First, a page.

by Virginia Reinhart
Richmond, Calif. – Richmond residents, social justice advocates, elected officials and Chevron shareholders today announced a resolution being put forward at Chevron’s upcoming shareholders meeting that would prevent the company from dumping money into the political cycle. The resolution comes after Chevron spent more than $3 million to influence elections in Richmond – a small portion of the millions spent to influence elections at all levels across California and the country.
Despite being outspent 20-1, community leaders in Richmond defeated Chevron-backed candidates. Now the community is backing the resolution as part of ongoing efforts to reclaim their neighborhoods and put an end to Chevron’s pollution of their air, water and democracy.
The events in Richmond and the Chevron shareholder resolution are part of a growing movement to beat back polluter-backed candidates and interests as communities work to clean up their environments and our democracy.
“Chevron flooded our democracy with millions of dollars in 2014, but Richmond voters saw through their attempt to buy our elections and the progressives candidates triumphed. Chevron should refrain from its oversized influence on our local democracy if it has any desire to repair its profoundly damaged reputation among our community,” said city councilmember and former Richmond Mayor Gayle Mclaughlin.
“In Richmond, a lot of us are living in poverty and therefore we tend to gravitate towards money. But with this last election we proved that, like our health, our elections are not for sale! Chevron’s money is no longer good in Richmond. We choose to live – and vote for leaders who care for our health and shared wealth,” said Sandy Saeteurn of the Asian Pacific Environmental Network.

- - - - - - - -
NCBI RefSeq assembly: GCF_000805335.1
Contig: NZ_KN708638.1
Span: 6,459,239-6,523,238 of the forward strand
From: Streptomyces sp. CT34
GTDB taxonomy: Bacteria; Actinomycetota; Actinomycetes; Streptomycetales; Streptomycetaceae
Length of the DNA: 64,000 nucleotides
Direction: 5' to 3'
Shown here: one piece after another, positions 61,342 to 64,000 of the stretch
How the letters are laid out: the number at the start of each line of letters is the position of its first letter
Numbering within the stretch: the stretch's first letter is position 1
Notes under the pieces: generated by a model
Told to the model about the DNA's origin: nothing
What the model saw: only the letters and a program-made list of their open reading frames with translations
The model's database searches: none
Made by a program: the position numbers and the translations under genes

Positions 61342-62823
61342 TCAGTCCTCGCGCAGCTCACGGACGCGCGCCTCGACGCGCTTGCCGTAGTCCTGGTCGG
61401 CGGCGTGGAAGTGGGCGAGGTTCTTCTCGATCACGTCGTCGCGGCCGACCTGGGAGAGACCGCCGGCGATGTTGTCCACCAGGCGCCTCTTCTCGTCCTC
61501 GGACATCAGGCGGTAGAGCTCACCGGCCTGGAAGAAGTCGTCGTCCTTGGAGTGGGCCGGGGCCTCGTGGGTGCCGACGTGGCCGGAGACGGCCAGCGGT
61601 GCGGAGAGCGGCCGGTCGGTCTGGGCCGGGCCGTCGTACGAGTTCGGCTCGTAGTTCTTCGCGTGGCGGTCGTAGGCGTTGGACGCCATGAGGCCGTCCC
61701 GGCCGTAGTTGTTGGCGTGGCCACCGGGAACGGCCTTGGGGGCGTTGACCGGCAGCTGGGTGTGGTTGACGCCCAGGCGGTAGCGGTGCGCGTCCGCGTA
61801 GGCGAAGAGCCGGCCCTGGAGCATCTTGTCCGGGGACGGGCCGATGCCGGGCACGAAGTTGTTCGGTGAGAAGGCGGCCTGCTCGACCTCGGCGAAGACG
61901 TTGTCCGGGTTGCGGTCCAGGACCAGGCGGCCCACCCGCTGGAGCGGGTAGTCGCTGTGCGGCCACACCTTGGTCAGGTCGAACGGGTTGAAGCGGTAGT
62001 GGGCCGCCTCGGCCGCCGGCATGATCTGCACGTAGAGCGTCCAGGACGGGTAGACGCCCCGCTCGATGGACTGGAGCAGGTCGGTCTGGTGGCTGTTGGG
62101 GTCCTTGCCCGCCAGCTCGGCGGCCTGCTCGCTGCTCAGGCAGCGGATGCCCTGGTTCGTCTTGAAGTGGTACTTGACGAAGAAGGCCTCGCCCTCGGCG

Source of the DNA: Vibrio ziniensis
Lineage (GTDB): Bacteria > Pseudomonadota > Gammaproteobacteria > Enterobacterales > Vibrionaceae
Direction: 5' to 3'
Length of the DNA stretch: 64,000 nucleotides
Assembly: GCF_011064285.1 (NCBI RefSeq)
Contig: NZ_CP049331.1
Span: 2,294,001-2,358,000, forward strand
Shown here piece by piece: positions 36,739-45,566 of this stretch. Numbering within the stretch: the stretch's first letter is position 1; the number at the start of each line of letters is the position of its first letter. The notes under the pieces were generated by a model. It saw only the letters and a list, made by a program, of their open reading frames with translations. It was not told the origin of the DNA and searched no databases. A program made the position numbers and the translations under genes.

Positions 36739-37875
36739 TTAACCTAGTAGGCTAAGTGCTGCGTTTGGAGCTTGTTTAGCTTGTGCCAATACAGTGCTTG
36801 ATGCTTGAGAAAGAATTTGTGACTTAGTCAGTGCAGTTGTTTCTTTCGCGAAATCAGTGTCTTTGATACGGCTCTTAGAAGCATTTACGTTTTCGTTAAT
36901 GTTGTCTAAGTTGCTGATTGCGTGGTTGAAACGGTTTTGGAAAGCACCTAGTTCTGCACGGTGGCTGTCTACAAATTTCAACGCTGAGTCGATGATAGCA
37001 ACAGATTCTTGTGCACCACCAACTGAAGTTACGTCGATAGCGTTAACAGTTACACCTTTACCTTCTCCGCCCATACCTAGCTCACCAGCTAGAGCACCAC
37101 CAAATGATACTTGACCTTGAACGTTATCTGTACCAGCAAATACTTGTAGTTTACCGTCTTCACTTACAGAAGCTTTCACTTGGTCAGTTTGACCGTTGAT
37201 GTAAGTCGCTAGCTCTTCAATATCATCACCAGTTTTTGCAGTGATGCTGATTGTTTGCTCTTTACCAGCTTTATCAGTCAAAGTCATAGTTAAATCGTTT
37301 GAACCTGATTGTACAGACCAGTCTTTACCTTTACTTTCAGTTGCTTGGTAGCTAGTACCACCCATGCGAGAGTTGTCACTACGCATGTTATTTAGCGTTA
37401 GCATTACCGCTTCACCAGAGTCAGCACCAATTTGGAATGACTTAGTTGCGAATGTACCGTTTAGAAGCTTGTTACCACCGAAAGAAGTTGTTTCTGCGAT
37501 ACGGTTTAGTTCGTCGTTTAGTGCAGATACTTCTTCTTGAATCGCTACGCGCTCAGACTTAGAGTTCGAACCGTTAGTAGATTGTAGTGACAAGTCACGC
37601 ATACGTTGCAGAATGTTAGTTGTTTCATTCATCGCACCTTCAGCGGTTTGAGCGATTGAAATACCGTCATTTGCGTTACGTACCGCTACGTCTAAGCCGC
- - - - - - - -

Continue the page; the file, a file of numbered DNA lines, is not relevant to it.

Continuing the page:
Richmond residents, social justice advocates, elected officials and Chevron shareholders today announced a resolution being put forward at Chevron’s upcoming shareholders meeting that would prevent the company from dumping money into the political cycle.
The Chevron refinery in Richmond has a history of health, safety and environmental problems, including an explosion in 2012 that sent 15,000 community members to the hospital. Yet instead of abiding by safeguards, the company has abused the political system to change the laws.
“For a refinery that is under probation until the end of 2015 after pleading ‘no contest’ to six counts of criminal negligence for the fire of 2012, Chevron has proceeded as if money could help the community forget while it tried to buy a city council. Moving to clean energy is vital and Chevron should be finding ways to transition instead of processing dirtier crude.
“The bottom line should be human health and safety, not profits. If their disregard for the community did not outweigh their good works, we would be finding solutions to global warming together,” said Eduardo Martinez, recently elected city councilmember.
“Chevron has resisted the will of the people for too long and has demonstrated a perverse willingness to spend escalating obscene amounts of money to try and impose their will. Fortunately the people of Richmond are strong and we have shown that we will not back down in the face of their corporate bullying. History has shown us in Richmond that when the people organize they can demand accountability. Shareholders should be ashamed and demand an end to this kind of behavior,” said Andrés Soto, Richmond resident and social justice advocate.
“Chevron continues to try to throw its weight around like a bully on the playground as it drowns local elections with a flood of shareholder dollars in an attempt to influence local decision making and democracy,” stated Leslie Samuelrich, president of Green Century Capital Management. “Shareholders don’t want to keep footing the bill for Chevron’s failed gambles in politics and are calling on the company to put an end to political contributions.”
“Chevron has spent millions of dollars to try and roll back state and federal regulations to the detriment of our climate, our environment, our communities and even the safety of their own workers,” said Sierra Club San Francisco Bay Chapter Director Michelle Myers. “We support the community of Richmond and Chevron shareholders in calling for Chevron to stop corrupting our democracy.”
Virginia Reinhart can be reached at firstname.lastname@example.org.